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There is little information regarding the extent to which difficult to cure patients with advanced liver fibrosis, due to hepatitis C virus genotype-1 (HCV-1) can successfully and safely be treated with triple therapy with telaprevir (TVR), pegylated interferon alpha (P) and ribavirin (R). In the TVR early access program HEP3002 we aimed to explore treatment safety and efficacy, and identify predictors of sustained virological response at week 24 (SVR24).
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Efficacy of 400 mg efavirenz versus standard 600 mg dose in HIV-infected, antiretroviral-naive adults (ENCORE1): a randomised, double-blind, placebo-controlled, non-inferiority trial.
Lancet
PUBLISHED: 02-10-2014
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The optimum dose of key antiretroviral drugs is often overlooked during product development. The ENCORE1 study compared the efficacy and safety of reduced dose efavirenz with standard dose efavirenz in combination with tenofovir and emtricitabine as first-line treatment for HIV infection. An effective and safe reduced dose could yield meaningful cost savings.
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Harnessing Yarrowia lipolytica lipogenesis to create a platform for lipid and biofuel production.
Nat Commun
PUBLISHED: 01-22-2014
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Economic feasibility of biosynthetic fuel and chemical production hinges upon harnessing metabolism to achieve high titre and yield. Here we report a thorough genotypic and phenotypic optimization of an oleaginous organism to create a strain with significant lipogenesis capability. Specifically, we rewire Yarrowia lipolytica's native metabolism for superior de novo lipogenesis by coupling combinatorial multiplexing of lipogenesis targets with phenotypic induction. We further complete direct conversion of lipid content into biodiesel. Tri-level metabolic control results in saturated cells containing upwards of 90% lipid content and titres exceeding 25?g?l(-1) lipids, which represents a 60-fold improvement over parental strain and conditions. Through this rewiring effort, we advance fundamental understanding of lipogenesis, demonstrate non-canonical environmental and intracellular stimuli and uncouple lipogenesis from nitrogen starvation. The high titres and carbon-source independent nature of this lipogenesis in Y. lipolytica highlight the potential of this organism as a platform for efficient oleochemical production.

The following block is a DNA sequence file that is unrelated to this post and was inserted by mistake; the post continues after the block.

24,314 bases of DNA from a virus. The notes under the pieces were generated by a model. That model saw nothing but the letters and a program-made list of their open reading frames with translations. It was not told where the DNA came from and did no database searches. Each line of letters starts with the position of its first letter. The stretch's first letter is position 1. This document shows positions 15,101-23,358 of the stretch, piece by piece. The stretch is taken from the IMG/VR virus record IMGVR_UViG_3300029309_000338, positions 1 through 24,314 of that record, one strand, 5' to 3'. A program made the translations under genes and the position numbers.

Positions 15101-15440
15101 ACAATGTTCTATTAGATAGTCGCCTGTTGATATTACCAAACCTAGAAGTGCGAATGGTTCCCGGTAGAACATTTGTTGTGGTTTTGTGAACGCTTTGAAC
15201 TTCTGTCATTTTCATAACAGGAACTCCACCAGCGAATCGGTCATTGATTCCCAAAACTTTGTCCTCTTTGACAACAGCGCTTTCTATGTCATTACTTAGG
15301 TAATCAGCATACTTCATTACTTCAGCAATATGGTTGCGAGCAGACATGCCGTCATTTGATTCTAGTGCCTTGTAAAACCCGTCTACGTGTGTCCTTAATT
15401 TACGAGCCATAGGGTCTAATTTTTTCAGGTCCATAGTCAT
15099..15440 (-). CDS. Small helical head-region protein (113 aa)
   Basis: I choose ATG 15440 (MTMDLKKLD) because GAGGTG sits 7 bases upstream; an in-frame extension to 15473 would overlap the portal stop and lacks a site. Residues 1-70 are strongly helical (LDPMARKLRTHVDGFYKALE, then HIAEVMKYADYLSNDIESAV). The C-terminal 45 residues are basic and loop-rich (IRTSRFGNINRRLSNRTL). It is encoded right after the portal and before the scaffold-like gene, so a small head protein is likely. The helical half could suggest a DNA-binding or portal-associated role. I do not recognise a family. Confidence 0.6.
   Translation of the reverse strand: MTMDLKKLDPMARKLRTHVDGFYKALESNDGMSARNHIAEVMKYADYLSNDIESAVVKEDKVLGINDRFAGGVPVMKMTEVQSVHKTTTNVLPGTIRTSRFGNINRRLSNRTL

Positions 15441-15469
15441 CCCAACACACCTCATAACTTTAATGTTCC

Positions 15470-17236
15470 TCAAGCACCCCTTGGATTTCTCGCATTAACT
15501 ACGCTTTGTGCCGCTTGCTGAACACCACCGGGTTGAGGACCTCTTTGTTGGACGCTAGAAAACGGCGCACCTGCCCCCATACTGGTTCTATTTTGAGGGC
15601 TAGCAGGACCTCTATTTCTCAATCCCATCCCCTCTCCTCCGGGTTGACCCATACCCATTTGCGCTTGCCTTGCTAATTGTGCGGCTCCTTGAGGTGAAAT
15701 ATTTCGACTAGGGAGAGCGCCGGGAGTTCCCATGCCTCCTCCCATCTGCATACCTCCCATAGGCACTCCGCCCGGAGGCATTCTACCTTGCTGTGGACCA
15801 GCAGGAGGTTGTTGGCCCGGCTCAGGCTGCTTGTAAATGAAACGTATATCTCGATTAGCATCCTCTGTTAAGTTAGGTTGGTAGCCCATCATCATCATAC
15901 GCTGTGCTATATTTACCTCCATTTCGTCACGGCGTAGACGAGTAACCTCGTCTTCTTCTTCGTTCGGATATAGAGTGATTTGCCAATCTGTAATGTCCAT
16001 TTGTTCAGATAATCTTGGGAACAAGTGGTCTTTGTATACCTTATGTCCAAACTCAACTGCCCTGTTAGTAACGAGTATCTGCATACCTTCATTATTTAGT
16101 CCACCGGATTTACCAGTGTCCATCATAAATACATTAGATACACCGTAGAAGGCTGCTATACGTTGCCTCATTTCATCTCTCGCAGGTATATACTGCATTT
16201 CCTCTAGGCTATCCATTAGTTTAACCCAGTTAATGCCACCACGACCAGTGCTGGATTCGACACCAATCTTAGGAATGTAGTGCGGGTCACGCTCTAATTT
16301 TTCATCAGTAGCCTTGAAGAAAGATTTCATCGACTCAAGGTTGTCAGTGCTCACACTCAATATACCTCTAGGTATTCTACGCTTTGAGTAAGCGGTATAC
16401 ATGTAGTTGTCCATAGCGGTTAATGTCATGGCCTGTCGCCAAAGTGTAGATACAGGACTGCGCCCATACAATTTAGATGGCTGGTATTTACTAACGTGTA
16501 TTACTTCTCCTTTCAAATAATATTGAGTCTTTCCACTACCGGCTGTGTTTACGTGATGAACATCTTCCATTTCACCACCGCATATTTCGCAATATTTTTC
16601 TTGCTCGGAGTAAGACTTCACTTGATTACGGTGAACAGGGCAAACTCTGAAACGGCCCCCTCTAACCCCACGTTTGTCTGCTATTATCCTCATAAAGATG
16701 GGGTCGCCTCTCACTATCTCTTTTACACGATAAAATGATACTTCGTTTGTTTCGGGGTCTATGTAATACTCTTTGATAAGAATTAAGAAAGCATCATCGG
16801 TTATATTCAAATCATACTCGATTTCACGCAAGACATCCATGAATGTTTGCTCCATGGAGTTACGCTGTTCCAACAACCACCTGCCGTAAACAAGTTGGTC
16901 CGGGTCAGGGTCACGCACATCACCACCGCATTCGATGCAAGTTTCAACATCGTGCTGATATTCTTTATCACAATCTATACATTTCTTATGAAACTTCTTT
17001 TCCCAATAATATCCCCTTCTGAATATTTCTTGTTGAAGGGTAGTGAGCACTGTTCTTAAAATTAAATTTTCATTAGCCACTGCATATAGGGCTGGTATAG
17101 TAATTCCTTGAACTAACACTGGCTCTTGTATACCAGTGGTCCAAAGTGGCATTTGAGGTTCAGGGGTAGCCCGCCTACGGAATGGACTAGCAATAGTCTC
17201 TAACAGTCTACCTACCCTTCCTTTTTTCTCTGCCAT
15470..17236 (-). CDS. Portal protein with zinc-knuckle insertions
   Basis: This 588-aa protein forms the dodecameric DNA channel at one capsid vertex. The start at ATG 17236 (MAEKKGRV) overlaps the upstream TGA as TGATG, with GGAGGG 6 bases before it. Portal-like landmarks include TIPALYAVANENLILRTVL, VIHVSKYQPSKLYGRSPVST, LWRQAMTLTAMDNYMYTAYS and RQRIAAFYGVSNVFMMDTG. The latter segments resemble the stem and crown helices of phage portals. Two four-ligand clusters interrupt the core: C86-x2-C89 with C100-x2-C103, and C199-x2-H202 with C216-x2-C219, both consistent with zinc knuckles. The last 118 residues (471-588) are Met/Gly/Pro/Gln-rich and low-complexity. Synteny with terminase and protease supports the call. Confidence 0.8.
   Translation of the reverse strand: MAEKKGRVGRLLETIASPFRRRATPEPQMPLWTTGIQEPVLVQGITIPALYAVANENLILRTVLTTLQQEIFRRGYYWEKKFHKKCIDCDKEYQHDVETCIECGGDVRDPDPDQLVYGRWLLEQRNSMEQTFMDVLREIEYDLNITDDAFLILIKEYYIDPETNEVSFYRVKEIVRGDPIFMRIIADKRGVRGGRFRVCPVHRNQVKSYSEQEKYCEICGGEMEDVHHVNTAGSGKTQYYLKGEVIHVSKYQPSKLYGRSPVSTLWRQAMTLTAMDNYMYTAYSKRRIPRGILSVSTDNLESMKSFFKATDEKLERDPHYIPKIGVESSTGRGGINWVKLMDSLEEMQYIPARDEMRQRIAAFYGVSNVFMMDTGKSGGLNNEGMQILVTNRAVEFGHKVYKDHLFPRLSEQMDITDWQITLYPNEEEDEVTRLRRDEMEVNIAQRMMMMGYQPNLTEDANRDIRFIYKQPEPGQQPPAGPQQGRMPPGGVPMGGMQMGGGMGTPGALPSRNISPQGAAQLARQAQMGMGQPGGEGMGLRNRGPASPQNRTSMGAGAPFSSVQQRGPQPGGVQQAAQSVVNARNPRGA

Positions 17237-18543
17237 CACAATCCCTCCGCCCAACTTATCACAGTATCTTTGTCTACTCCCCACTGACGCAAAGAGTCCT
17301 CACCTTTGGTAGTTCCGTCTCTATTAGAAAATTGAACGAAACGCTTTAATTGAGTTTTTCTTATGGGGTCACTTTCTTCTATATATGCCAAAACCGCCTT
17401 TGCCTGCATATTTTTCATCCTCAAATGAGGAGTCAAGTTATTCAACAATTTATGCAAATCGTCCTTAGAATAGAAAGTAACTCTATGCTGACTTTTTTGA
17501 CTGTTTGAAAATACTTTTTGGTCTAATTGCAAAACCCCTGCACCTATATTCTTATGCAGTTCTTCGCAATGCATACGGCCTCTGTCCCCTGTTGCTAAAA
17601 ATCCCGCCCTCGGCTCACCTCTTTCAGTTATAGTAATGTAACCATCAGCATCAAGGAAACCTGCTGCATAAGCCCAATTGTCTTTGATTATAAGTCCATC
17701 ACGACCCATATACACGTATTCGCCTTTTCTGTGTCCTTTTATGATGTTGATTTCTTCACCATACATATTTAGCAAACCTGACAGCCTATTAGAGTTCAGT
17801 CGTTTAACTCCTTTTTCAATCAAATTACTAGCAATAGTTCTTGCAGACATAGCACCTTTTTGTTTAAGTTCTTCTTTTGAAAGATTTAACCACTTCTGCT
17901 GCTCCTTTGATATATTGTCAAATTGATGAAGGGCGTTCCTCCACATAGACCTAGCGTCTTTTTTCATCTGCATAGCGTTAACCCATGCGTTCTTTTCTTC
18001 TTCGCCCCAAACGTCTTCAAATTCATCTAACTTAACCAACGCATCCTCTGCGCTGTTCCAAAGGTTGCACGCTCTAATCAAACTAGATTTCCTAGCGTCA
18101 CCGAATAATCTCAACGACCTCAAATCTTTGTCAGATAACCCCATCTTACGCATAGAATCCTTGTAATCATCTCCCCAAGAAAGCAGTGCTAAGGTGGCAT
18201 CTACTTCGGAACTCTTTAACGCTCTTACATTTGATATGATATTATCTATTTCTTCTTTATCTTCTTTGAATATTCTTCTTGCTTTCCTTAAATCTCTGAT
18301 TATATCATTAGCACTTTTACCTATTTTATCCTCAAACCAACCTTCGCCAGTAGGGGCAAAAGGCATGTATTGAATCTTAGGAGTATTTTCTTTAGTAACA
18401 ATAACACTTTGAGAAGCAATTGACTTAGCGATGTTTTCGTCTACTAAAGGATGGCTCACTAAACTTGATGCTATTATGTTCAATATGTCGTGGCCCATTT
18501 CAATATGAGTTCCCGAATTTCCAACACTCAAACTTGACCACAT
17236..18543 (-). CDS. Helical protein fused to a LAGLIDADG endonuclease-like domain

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Etravirine as a Switching Option for Patients with HIV RNA Suppression: A Review of Recent Trials.
AIDS Res Treat
PUBLISHED: 01-20-2014
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Unlike other nonnucleoside reverse transcriptase inhibitors, etravirine is only approved for use in treatment-experienced patients. In the DUET 1 and 2 trials, 1203 highly treatment-experienced patients were randomized to etravirine or placebo, in combination with darunavir/ritonavir and optimized background treatment. In these trials, etravirine showed significantly higher rates of HIV RNA suppression when compared with placebo (61% versus 40% at Week 48). There was no significant rise of lipids or neuropsychiatric adverse events, but there was an increase in the risk of rash with etravirine treatment. In the SENSE trial, which evaluated etravirine and efavirenz in 157 treatment-naïve patients in combination with 2 nucleoside analogues, there was a lower risk of lipid elevations and neuropsychiatric adverse events with etravirine when compared to efavirenz. Etravirine has been evaluated in three randomized switching studies. In the SSAT029 switch trial, 38 patients who had neuropsychiatric adverse events possibly related to efavirenz showed an improvement in these after switching to etravirine. The Swiss Switch-EE recruited 58 individuals without neuropsychiatric adverse events who were receiving efavirenz, and no benefit was shown when switching to etravirine. In the Spanish ETRA-SWITCH trial (n = 46), there were improvements in lipids when individuals switched from a protease inhibitor to etravirine. These switching trials were conducted in patients with full HIV RNA suppression: <50 copies/mL and with no history of virological failure or resistance to therapy. The results from these three randomized switching studies suggest a possible new role for etravirine, in combination with two nucleoside analogues, as a switching option for those with HIV RNA suppression but who are reporting adverse events possibly related to antiretroviral therapy. However a large well-powered trial would need to be conducted to strengthen the evidence from the pilot studies conducted so far.